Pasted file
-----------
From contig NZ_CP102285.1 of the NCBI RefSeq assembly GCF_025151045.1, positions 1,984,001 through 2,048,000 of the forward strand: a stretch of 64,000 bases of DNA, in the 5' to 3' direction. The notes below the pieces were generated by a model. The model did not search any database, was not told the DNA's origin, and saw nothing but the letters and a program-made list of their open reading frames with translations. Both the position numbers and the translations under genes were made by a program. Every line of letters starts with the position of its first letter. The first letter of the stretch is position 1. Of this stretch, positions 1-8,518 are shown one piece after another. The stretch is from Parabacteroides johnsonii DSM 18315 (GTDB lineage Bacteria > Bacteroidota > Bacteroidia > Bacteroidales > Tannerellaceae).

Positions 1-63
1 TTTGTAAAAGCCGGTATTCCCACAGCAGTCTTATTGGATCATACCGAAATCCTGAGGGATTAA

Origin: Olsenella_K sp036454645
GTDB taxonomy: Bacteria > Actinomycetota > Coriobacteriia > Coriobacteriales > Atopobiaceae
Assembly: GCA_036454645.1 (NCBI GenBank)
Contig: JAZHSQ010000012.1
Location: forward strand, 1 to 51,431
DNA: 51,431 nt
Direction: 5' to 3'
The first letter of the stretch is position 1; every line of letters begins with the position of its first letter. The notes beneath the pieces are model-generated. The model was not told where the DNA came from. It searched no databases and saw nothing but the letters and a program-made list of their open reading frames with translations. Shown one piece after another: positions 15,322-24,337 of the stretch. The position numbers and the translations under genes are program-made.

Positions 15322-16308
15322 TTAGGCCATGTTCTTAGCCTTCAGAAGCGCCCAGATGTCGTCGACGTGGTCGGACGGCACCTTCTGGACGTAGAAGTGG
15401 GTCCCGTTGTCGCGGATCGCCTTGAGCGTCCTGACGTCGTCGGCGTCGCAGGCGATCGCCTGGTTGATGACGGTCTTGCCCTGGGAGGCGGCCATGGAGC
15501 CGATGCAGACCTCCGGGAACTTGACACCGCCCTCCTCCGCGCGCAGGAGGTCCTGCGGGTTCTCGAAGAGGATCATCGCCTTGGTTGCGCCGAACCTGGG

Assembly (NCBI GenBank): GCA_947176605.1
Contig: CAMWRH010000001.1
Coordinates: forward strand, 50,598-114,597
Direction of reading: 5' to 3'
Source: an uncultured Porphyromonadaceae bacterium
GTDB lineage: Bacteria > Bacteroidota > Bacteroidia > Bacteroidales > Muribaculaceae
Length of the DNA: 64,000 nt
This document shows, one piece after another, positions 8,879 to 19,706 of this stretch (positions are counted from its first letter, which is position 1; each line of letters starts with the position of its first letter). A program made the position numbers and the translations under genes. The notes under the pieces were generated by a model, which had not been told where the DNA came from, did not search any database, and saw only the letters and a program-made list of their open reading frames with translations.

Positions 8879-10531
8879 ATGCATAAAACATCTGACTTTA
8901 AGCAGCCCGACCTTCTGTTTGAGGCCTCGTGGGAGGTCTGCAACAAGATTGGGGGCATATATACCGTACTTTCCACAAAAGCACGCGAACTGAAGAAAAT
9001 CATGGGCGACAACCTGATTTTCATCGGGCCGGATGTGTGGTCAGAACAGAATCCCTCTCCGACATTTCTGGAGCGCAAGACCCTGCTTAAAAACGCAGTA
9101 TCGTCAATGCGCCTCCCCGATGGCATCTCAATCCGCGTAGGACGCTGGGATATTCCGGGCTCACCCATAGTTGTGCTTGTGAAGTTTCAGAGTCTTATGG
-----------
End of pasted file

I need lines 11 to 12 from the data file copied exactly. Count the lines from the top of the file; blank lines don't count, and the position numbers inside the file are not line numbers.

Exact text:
The first letter of the stretch is position 1; every line of letters begins with the position of its first letter. The notes beneath the pieces are model-generated. The model was not told where the DNA came from. It searched no databases and saw nothing but the letters and a program-made list of their open reading frames with translations. Shown one piece after another: positions 15,322-24,337 of the stretch. The position numbers and the translations under genes are program-made.

Positions 15322-16308